The majority of the guys in the front seven that made that performance possible last season are gone. In fact, there's still a personnel hole at each level of the A&M defense this season (line, linebackers, secondary). Guys like Tommy Sanders and Darian Claiborne have been productive but they're not starting this game. Some of the starters need to be on a short leash come tomorrow or step up and play better.
There's no margin for error on personnel.
But -- there's no sign right now that Alabama is simply going to run all over A&M. Everyone assumes that based on A&M's performance the first two weeks versus the run but that's based moreso on what Alabama's offensive line did last year. A&M simply has to slow down inside zone and avoid putting its safeties in a run/pass bind and the big plays associated with that bind.
-I had a discussion with someone on Twitter after I posted that Alabama was facing the Mike Leach conundrum that A&M faced in the past: how do you keep up with an offense like A&M's when you're not built to do it? This person said that Alabama always found ways to score 35 points, even against Virginia Tech. I then asked how they would do it versus A&M and posted "You can't have a destination without a journey. How does Bama make the end zone? A Yugo?"
Alabama's game versus Virginia Tech reminded me of how A&M teams of past years or even the Hokies themselves operated they always got a special teams or defensive touchdown to supplement whatever their offense was doing. At the end of the day, they would put up 28 or 35 points and their offense looked better than what it really was. Last week, Alabama had three returns for touchdowns. Without them, the Tide's offense only scored 14 points.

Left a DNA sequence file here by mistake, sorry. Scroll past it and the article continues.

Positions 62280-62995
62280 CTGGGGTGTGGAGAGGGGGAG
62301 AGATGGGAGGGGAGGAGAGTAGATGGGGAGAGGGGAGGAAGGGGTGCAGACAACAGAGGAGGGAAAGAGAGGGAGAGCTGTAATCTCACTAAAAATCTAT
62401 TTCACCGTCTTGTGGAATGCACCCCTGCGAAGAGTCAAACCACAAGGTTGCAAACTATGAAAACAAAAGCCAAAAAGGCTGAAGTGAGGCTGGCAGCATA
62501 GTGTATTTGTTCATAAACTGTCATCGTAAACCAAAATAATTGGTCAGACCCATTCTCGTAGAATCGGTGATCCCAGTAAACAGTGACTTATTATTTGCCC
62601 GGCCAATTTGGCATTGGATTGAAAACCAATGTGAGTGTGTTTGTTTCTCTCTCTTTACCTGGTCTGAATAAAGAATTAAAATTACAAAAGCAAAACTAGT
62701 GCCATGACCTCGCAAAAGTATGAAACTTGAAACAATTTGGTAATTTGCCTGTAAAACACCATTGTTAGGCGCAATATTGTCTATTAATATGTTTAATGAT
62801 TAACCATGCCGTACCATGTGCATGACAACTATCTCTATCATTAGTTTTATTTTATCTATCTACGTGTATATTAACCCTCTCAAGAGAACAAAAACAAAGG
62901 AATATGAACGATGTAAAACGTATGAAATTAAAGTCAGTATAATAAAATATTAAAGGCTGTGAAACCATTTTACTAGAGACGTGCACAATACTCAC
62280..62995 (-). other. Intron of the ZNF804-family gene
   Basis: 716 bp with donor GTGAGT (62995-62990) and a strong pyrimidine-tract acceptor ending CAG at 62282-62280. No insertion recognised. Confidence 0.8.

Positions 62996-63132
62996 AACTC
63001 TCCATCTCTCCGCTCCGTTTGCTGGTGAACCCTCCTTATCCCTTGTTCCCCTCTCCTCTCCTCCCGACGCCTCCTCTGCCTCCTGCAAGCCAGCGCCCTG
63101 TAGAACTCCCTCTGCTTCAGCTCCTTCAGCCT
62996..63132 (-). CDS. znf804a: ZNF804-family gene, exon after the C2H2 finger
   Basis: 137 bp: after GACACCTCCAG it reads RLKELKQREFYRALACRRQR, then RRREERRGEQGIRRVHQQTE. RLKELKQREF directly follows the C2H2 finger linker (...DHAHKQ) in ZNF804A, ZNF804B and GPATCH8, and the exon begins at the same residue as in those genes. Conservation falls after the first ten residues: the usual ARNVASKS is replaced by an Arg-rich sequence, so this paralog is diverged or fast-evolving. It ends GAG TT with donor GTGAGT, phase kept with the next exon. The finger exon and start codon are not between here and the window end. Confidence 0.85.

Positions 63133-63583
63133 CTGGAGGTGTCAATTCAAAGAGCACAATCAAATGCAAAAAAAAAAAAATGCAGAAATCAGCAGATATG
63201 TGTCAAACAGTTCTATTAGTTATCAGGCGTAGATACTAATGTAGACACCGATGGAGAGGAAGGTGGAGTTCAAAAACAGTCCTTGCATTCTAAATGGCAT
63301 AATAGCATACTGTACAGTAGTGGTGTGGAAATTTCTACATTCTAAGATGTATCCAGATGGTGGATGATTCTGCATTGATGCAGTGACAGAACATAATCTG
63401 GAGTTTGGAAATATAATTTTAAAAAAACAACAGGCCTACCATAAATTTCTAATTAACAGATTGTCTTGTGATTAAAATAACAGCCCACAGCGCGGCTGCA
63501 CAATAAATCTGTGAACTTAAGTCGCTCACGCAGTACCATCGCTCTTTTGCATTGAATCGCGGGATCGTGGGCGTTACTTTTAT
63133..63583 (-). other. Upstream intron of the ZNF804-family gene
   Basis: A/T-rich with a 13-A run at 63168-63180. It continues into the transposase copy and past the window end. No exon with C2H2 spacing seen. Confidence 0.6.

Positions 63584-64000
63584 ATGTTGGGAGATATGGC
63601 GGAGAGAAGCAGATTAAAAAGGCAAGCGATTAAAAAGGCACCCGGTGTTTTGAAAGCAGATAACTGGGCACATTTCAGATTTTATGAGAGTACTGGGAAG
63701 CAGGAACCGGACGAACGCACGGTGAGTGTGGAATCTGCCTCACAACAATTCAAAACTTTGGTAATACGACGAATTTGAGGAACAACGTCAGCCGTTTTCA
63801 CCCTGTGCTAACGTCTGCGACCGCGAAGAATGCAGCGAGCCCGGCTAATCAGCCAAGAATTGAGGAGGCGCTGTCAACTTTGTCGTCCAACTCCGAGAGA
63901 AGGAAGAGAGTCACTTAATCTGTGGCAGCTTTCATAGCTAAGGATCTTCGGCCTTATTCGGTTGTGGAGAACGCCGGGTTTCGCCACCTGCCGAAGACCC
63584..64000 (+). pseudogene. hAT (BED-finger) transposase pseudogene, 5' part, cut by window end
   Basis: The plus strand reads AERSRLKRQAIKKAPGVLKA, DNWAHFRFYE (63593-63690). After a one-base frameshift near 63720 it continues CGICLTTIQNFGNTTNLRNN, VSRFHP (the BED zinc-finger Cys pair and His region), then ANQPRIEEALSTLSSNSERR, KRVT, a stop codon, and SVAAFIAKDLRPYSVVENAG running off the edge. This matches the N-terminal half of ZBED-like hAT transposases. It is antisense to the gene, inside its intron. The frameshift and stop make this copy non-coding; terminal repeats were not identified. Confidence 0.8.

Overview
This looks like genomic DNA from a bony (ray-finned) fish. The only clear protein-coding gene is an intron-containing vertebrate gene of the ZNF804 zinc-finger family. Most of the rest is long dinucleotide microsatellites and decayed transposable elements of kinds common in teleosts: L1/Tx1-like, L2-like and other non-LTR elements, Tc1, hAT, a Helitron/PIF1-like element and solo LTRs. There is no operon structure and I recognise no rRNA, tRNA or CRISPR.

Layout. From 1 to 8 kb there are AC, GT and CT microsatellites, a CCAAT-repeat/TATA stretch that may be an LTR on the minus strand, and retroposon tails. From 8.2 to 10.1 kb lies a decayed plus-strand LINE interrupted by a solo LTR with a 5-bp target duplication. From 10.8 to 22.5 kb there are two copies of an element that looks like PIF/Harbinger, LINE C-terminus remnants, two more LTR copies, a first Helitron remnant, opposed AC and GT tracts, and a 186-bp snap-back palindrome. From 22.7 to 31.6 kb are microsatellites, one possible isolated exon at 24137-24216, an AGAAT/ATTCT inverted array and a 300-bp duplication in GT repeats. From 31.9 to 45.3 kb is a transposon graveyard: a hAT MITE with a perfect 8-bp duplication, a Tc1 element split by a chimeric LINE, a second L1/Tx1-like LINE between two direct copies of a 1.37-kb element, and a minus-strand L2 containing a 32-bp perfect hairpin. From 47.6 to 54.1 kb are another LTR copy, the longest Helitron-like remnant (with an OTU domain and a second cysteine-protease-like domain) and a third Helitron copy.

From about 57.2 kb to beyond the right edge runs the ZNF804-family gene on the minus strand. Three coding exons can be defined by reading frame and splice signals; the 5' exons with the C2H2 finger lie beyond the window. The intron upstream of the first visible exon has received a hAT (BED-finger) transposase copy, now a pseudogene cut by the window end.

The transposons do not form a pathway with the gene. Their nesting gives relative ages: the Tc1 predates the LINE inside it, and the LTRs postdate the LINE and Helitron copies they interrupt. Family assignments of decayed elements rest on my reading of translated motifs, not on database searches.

In other words, Alabama probably needs turnovers and big plays on special teams to keep up with A&M.
-That leads me to my next point A&M's special teams were solid last year in Tuscaloosa .no big plays for the Tide. In fact, I'll argue that even though A&M is considered by most to be an underdog in this game, Alabama is actually more in the position of an underdog in that they need big plays on special teams and defense. Teams that are underdogs are more likely to run a fake punt or onside kick because they need to score points and Alabama has a much greater need to do so than the Aggies.
A&M's special teams have already fumbled a kickoff and had a fake punt run against them this year. They currently rank in the middle to lower part echelon of Division I teams in kickoff and punt coverage. They have to be alert for things tomorrow and they have to control Christion Jones in the return game because one special teams touchdown could spell the difference between victory and defeat.